NHGRI logo

The Genetic Information Nondiscrimination Act, commonly known as GINA, is an important U.S. civil rights law that protects individuals from discrimination based on their genetic information. It was first introduced into the U.S. Congress in the 1990s at a time when genetic testing and genetics research was taking off at breakneck speed. GINA prevents health insurance companies and employers from requesting that people take genetic tests, prohibits health insurers from using someone's genetic information to refuse insurance or charge higher prices, and also prohibits employers from hiring, firing and making other employment decisions based on their employee's genetic information.

 

1995

Rep. Louise Slaughter introduces the first version of the bill in the U.S. House of Representatives. More +

 

1996

Sen. Olympia Snowe introduces a companion bill in the U.S. Senate. More +

 

1997-1998

Rep. Slaughter and Sen. Snowe reintroduce their bills in the 105th Congress. More +

 

1999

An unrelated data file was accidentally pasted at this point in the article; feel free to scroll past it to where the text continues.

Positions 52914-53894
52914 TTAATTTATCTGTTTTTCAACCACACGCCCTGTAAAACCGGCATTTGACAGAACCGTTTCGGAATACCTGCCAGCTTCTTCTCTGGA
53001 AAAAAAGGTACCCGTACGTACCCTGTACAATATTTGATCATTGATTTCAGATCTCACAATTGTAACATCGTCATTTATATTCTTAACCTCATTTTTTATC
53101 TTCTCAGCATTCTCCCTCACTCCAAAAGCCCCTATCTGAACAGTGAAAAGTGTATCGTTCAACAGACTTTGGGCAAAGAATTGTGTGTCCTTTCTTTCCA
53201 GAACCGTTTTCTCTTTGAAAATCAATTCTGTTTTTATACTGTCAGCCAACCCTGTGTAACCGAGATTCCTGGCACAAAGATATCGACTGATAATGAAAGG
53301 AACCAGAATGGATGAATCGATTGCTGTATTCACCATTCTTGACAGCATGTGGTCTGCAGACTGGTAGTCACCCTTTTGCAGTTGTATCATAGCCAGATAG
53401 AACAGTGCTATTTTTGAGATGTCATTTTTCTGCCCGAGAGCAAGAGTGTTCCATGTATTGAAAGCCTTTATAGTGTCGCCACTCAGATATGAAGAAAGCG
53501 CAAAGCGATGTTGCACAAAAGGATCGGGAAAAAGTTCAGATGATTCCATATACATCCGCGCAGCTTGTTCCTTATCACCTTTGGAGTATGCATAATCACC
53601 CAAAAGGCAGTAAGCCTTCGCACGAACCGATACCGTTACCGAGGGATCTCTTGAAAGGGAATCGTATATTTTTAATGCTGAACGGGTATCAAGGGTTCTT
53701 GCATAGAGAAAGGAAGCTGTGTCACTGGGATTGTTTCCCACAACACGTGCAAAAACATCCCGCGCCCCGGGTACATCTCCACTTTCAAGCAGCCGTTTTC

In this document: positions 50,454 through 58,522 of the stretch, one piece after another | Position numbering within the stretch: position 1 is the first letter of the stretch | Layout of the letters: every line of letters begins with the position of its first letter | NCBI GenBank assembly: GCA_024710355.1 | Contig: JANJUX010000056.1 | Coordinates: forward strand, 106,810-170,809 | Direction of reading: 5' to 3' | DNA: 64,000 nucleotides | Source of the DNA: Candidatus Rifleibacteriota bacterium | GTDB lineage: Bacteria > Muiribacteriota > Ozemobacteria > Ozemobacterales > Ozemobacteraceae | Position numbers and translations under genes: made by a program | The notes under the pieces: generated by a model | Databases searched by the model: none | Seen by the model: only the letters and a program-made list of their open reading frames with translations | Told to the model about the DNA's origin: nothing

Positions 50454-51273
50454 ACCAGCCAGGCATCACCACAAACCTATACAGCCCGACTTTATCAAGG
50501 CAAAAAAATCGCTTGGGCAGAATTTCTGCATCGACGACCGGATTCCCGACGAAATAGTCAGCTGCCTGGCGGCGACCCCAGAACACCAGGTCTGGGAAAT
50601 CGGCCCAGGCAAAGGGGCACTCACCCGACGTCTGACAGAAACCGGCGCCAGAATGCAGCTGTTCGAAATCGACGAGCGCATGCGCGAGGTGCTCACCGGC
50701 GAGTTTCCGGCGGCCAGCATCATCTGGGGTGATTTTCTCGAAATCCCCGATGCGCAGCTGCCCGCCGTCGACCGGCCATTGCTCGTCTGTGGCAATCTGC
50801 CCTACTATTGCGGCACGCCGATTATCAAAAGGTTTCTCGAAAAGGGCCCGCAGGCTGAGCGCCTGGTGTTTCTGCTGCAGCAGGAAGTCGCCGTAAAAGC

Rep. Slaughter and Sen. Snowe reintroduce their bills in the 106th Congress, adding protections against employment discrimination. More +

 

2000

Human Genome Project releases a rough draft of the sequence of the human genome. More +

 

2001

Rep. Slaughter and Sen. Snowe reintroduce their bills in the 107th Congress. More +

 

2002

Sen. Snowe introduces the "Genetic Information Nondiscrimination Act" (GINA). More +

 

2003-2004

The Human Genome Project is complete, and the genetic nondiscrimination bill makes progress in the 108th Congress in the Senate. More +

 

2005-2006

Republican Rep. Judy Biggert from Illinois introduces the House version of GINA. More +

 

2007

Rep. Slaughter and Sen. Snowe reintroduce their bills in the 110th Congress. More +

 

2008

GINA Becomes a Law! More +

Last updated: May 5, 2020